In Christopher Moore’s A Dirty Job, published in 2006, Moore takes a self-proclaimed beta male and turns him into the hero of the story. This is something that Moore excels at; taking average men dealing with average personality hang ups and making them so loveable that the reader hangs on every word waiting for their inevitable happy ending.
The book is about Charlie Asher who we meet while he is marveling over his perfect wife and newborn baby. Despite the fact that he is living the American dream, Asher is paranoid and jumpy. He does not expect his happiness to last and therefore cannot calm down to enjoy it. Unfortunately, Asher is right to be so fearful because his wife is dead by the end of the first chapter.
The beginning of the story is one that we’ve all read in books or seen in movies before. The mother dies in childbirth leaving the clueless father to fend for himself. However, the plot of this story is no lifetime movie. Asher may find a way to live on and love again, but that is not the only story Moore is telling.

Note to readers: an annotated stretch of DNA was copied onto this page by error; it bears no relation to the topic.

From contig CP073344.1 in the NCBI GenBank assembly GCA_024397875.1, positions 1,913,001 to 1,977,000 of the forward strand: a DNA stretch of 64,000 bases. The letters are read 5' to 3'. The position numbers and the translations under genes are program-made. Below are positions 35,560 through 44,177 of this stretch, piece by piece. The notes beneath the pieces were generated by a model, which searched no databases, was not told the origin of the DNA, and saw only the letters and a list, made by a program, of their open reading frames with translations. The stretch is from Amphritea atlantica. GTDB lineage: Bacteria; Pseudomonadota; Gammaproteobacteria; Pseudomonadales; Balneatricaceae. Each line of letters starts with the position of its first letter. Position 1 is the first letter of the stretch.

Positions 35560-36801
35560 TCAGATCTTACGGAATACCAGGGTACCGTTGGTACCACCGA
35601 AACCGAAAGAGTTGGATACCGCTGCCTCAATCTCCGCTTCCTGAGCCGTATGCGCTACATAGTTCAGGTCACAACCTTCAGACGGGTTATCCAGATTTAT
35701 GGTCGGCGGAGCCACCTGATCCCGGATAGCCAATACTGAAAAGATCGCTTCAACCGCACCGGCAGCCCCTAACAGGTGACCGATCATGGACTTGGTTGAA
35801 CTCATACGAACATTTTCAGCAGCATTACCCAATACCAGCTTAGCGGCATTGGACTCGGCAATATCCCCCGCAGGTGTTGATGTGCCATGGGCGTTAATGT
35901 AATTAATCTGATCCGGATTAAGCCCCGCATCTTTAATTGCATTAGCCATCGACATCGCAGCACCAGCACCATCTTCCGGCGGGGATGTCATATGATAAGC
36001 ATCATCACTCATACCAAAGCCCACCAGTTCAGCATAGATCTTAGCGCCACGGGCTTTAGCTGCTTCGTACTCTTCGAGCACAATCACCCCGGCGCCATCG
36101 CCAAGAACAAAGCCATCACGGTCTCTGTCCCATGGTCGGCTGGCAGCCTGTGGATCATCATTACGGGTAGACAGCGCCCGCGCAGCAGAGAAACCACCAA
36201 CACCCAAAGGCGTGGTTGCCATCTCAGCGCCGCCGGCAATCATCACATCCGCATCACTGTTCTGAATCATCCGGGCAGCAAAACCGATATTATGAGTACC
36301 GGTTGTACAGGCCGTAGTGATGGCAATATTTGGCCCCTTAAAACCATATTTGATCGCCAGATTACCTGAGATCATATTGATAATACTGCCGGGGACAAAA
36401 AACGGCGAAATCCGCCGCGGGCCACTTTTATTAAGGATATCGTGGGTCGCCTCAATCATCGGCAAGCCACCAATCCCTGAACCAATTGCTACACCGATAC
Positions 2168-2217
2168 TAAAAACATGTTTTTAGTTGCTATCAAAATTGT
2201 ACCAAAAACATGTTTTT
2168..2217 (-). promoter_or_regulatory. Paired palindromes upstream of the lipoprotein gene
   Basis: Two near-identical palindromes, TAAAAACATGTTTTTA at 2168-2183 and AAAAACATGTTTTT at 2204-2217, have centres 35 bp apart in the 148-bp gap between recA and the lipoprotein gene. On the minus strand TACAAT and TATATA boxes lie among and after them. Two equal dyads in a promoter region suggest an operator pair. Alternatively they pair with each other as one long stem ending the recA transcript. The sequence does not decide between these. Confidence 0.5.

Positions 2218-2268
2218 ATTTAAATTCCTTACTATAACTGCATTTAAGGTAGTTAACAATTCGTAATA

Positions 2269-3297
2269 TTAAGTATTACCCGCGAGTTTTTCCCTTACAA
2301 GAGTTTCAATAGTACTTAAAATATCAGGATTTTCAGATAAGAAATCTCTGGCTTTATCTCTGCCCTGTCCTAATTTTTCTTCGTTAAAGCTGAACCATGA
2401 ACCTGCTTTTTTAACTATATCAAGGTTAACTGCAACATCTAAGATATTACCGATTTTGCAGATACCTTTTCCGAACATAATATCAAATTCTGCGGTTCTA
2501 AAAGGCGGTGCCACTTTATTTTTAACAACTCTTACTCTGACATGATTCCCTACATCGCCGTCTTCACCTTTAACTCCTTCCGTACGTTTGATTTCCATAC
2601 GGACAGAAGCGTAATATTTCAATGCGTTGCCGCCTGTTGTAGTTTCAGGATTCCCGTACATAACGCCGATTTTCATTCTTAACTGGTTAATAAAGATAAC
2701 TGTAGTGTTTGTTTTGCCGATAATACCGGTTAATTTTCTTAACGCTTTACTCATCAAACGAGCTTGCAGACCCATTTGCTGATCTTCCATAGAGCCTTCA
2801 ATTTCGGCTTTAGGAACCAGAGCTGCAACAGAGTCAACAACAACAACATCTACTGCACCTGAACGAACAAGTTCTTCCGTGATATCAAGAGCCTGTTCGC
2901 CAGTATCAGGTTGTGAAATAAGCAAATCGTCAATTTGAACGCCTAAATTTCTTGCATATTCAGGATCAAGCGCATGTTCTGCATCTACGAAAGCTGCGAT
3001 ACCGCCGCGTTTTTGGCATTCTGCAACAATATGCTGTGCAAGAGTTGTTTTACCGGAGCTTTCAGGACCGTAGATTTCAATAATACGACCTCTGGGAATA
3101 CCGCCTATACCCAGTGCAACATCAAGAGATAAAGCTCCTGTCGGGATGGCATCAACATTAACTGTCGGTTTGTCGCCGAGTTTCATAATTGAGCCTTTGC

Moore weaves together a story about family and love. But the main plot is about death, loss, and fighting to stay alive. Although many stories have lead us to believe that there is one Death, moving around the world collecting people’s souls when they die, Moore tells us a different story.
The dirty job that Moore refers to in the title is the task of being death, or one of many deaths. In the book, once a person passes on, their soul is left behind in an object; it can be as simple as a CD or a porcelain frog statue. It is then the job of a Death to take this object and pass it along to someone else. This is how souls move through our world. Asher, the owner of a thrift store that he inherited from his father, has the perfect occupation to support his new assignment.
Of course, there would not be much of a plot if this job were easy and Asher didn’t have enemies to fight him every step of the way. Demons from hell may come up out of the shadows every once in a while, but Asher keeps his humor and self-deprecating beta ways. Asher makes the reader gasp in worry right before they laugh out loud.